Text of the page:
Negotiation

Too many people starting up in business see negotiation as a chore and haggling as an embarrassment or a waste of time.

However, if you spend 15 minutes knocking £500 off the price of a piece of equipment, you effectively earn your business £2,000 an hour.

As a seller, good negotiation will ensure you do not waste money giving discounts needlessly, or miss opportunities to increase sales.

This briefing explains:

  1. How to prepare for negotiations.
  2. How to improve your negotiating position.
  3. How to sell for more and pay less.
  4. How to handle tactics and gamesmanship.

1 The golden rules

There is no single formula for successful negotiation. Sometimes, you may need to tread carefully and make concessions. Other times, you can be fast and aggressive.

1.1 Set your objectives.

For example, if you are selling, you might decide upon these four key objectives, plus several less important ones:

  • Price - a price to aim for, and a lowest acceptable price.
  • Volume - high volume is vital if you have spare production capacity (often the case with manufacturers).
  • Timing - you need to fill quiet periods.
  • Payment terms - you want fast payment, but the buyer will want to try the goods and delay payment as long as possible.

1.2 The other side will have key objectives, too, so try to understand what is going on.

  • What can the person you are negotiating with not concede?

    A negotiator may not have the authority to change certain conditions.

  • How urgently is your product needed?
  • Is your supplier trying to clear old stock?
  • What alternatives does the other side have?

Knowing your opponent's negotiating position is the most powerful weapon you can have (see 2.4).

1.3 Give nothing for nothing.

Avoid making a concession without getting something in return.

Stay firm, or make a trade-off:

  • "Yes, we can do it. But it will cost extra."
  • "I am willing to pay your price, if it includes delivery."

If the other side makes a concession, do not feel you must. Treat it as a natural outcome.

1.4 Create a 'win-win' situation.

  • Stress the benefits the other side will receive from the deal.
  • Do not screw every last penny out of suppliers and customers, if you want to build a long-term relationship with them.

1.5 Write down your negotiating strategy.

  • Outline your negotiating position and what you know of the other side's.
  • List objectives, what is negotiable, how far you are prepared to go and any concessions you could make.
  • Decide your negotiating tactics.

A written strategy is vital for a negotiating team. People must know their roles.

2 Give yourself power

If you begin negotiations feeling you are in a weak position, you will not get what you want.

2.1 Pay attention to timing.

Choosing the right time can make negotiation a lot easier.

For example:

  • Ask for a bank loan when your account is in credit - before you need it.
  • Negotiate your tenancy when tenants have moved out, and the landlord needs you.

2.2 Create alternatives.

A forced seller always gets a poor deal.

  • Avoid over-reliance on one customer or one supplier.
  • Use your bank, or improve your credit control, so you do not go into a negotiation desperate for cash.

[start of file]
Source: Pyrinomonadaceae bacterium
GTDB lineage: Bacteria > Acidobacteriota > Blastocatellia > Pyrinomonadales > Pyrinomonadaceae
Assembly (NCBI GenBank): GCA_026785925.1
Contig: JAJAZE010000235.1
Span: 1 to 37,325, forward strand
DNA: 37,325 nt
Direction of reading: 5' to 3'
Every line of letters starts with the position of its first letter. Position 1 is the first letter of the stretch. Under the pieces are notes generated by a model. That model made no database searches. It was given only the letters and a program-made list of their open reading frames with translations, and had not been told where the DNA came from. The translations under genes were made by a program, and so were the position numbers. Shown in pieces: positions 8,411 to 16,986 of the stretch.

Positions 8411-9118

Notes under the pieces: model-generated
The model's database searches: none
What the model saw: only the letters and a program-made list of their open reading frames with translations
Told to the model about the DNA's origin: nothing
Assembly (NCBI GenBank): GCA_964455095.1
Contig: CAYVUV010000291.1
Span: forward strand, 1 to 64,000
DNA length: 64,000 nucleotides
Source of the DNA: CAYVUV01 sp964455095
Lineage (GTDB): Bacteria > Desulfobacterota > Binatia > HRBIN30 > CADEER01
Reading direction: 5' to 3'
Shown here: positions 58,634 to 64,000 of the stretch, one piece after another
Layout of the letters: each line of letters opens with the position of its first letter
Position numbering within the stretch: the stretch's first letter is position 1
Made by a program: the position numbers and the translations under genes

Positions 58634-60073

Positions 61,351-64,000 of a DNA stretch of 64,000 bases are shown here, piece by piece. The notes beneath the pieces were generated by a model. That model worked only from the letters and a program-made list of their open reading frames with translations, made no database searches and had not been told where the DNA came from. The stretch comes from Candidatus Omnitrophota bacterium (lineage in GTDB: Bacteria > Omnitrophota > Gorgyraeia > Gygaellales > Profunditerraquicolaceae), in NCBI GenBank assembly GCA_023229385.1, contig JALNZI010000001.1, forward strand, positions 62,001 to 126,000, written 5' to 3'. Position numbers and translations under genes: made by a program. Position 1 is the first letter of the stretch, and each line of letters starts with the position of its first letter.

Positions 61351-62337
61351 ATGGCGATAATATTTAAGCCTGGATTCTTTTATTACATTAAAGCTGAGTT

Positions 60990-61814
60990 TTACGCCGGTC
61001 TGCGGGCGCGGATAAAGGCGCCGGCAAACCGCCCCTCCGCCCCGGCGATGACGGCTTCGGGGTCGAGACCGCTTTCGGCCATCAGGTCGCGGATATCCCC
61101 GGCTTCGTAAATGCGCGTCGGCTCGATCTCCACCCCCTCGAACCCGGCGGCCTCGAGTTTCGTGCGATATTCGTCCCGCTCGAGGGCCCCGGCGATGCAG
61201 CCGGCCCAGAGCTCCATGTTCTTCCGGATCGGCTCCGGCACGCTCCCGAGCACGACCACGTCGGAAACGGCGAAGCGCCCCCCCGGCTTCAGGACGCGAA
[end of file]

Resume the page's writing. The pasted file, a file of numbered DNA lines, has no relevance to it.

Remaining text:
2.3 Establish what points you are negotiating from the outset.

This stops the other side from bringing new factors into the discussion later, especially when you think you have an agreement.

2.4 Keep key information to yourself.

Do not give away anything until you have established the other side's negotiating position.

For example:

  • If a buyer asks what price you are offering, say that it depends on various factors, including volume and timing.

    Then ask questions about what the product will be used for, how large the order might be, and so on.

  • Answers like "We are keen to do a deal" provide the other side with no useful information, sound positive and allow you to go on asking questions yourself.

2.5 Recognise that relationships win the day.

If someone wants to do business with you, getting a fair deal should be easy.

  • Use your contacts to get introductions to people you want to do business with.
  • Where possible, get to know someone before any serious negotiations start.

3 Buying at a lower price

It is almost always possible to pay less - if you are prepared to negotiate purposefully.

3.1 Never accept a first offer.

Even the seller may be unhappy - wondering if you would have paid more.

  • Make a counter-offer.
  • Your low opening bid will lower the seller's expectations.
  • Even if he or she is very unhappy with your offer, you will get an idea of how far the seller is prepared to move.

3.2 Think what could change the price.

Even if the unit price appears to be fixed, try different approaches.

  • "How much for two?" "How much for the whole box?"
  • "How much for the ex-demonstration model?" "Can I have 10 per cent off for this damaged one?"
  • "How big a discount for immediate payment? Or for collecting the machinery myself?"

4 Selling at a higher price

Begin negotiating as soon as the customer appears interested.

4.1 Do not make concessions from the start.

  • Even if you are prepared to accept offers, do not say so in your advertisements.
  • 'Introductory' discounts are difficult to remove later.
  • Do not offer discounts which have not been asked for, in an attempt to buy goodwill. This may make the customer believe the original price was too high.
  • Postpone any concessions - eg "Let's talk about that when we meet."

4.2 Start tough and stay tough.

Start with a high demand, and then offer only minor concessions, or deals which work to your advantage.

  • A tough opening usually gets a soft response.
  • There is almost always a chance to start negotiating again, if things go wrong.

4.3 Sell all the benefits.

  • Show how much the product will be worth to the customer.